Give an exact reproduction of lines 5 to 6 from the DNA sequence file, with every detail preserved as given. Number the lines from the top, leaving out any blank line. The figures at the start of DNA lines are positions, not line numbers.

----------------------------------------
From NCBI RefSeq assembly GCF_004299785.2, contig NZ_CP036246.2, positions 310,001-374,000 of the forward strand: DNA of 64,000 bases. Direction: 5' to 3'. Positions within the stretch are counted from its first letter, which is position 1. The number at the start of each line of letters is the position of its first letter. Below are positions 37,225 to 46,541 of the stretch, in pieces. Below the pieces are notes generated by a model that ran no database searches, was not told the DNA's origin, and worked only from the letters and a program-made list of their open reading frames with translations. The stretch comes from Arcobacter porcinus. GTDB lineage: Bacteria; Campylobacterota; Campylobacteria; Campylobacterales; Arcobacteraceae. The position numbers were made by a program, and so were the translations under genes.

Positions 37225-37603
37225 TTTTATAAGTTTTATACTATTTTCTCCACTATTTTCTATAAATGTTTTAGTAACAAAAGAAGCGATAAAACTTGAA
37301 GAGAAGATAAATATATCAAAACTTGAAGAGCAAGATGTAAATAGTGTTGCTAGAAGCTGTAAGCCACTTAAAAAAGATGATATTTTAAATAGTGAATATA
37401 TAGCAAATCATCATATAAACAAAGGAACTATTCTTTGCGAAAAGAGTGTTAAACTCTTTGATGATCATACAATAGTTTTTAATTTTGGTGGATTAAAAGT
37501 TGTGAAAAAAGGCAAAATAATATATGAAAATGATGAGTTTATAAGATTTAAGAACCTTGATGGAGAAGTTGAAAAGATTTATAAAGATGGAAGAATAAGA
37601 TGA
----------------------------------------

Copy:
37401 TAGCAAATCATCATATAAACAAAGGAACTATTCTTTGCGAAAAGAGTGTTAAACTCTTTGATGATCATACAATAGTTTTTAATTTTGGTGGATTAAAAGT
37501 TGTGAAAAAAGGCAAAATAATATATGAAAATGATGAGTTTATAAGATTTAAGAACCTTGATGGAGAAGTTGAAAAGATTTATAAAGATGGAAGAATAAGA